Brand Design Photography & Styling Clarity Consulting

Lesson Learned: Revising As You Go (Designer Contracts)

With Freelancing, It’s super important that you have a document that keeps both you and your client accountable for your actions and process throughout the entire project. The “contract” is that guiding piece of paper that can do just that. When I first started out on this whole adventure, my contract was pretty weak. It included what I thought were the necessary things like timelines, payment and top line expectations. It wasn’t later that I realized you really have to get into the nitty gritty to save yourself.

Here are a few things I’ve learned along the way…
1. Late Fees: Within your contract, you need to state when the final payment is DUE and what happens if that payment is not received. I’ve found that the stricter your policy, the more likely your client will pay on time.
2. Rounds of Revisions: Your contract also needs to state how many rounds of revisions are allowed before a penalty is applied. Abiding by a certain amount of revisions helps guide your client in making thoughtful design decisions and prevents them from abusing their email correspondence with you.
3. Hourly Rate vs Flat Rate: I have learned to state that “any design element outside of the design brief/contract” will be billed at an hourly rate. This also keeps your clients honest to the original contract or agreement.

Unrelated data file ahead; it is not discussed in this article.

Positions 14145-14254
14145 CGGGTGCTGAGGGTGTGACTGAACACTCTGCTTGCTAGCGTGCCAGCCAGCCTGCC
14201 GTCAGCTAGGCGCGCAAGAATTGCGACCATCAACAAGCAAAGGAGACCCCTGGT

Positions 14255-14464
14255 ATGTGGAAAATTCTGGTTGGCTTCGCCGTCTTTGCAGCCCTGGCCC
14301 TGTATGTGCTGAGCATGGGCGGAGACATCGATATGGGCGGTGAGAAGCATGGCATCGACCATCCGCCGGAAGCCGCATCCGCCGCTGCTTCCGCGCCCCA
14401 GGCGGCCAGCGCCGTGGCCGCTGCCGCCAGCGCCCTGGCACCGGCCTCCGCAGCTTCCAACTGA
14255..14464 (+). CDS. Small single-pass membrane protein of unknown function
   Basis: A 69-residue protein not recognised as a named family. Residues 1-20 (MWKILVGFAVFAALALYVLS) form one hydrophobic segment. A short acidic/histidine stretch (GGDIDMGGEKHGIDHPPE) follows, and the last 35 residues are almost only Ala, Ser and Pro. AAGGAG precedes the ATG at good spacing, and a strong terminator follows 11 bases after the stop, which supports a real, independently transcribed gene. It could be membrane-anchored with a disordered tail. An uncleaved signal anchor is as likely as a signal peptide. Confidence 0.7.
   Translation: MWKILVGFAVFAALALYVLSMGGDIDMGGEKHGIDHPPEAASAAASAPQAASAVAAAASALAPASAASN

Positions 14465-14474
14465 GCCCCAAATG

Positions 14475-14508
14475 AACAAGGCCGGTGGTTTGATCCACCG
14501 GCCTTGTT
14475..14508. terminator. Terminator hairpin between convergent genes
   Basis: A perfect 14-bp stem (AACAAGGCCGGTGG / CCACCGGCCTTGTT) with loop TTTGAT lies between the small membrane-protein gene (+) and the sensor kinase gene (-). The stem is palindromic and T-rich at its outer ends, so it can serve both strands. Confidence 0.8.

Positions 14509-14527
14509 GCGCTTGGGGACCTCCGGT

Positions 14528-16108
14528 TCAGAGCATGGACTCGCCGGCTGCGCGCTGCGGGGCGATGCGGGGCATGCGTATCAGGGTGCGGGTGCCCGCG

4. List of Deliverables (both parties): This may seem like over kill, but I’m telling ya…if you don’t say EXACTLY what you expect, clients tend to lose sight of what was in the original plan. I learned this the hard way and ended up doing a lot of work for free.

I’d love to hear if you’ve made any discoveries along the way. I’m always trying to improve my process and love hearing from you guys!

16 comments on “Lesson Learned: Revising As You Go (Designer Contracts)

  1. Couldn’t agree more with all of the above! You need to do your work and deliver things on time but so do your clients otherwise it kills the whole timeline/workflow.

    1. It’s amazing how much time is spent corresponding with the client and managing expectations. Best to have a good contract in place to help guide the process 🙂

  2. Such great advice! I find that the rounds of revisions point can be especially important; otherwise, you’ll get stuck emailing back and forth countless times with “Can you change this one little thing?” forever.

    1. Oh, For sure! I usually also send a curtsy email to the client when they are approaching the allotted rounds of revisions or if I think they are abusing the “send” button in email, I’ll suggest an email with bulleted list of concerns.

  3. All good points — particularly with the revisions! It’s amazing what people think they can squeeze out of you (even if the contract has clearly stated how many rounds of revisions are included in the flat rate, and how much per hour additional design rounds will cost).

    Also, clearly outlining ownership and usage of the deliverables was an oversight of mine before…I always provide a style guide when handing over assets now. And I make sure to state that the artwork is my property and so forth on every presentation now. It’s extremely upsetting to have clients distribute, or worse, actually implement initial concepts you’ve provided them. Without paying you.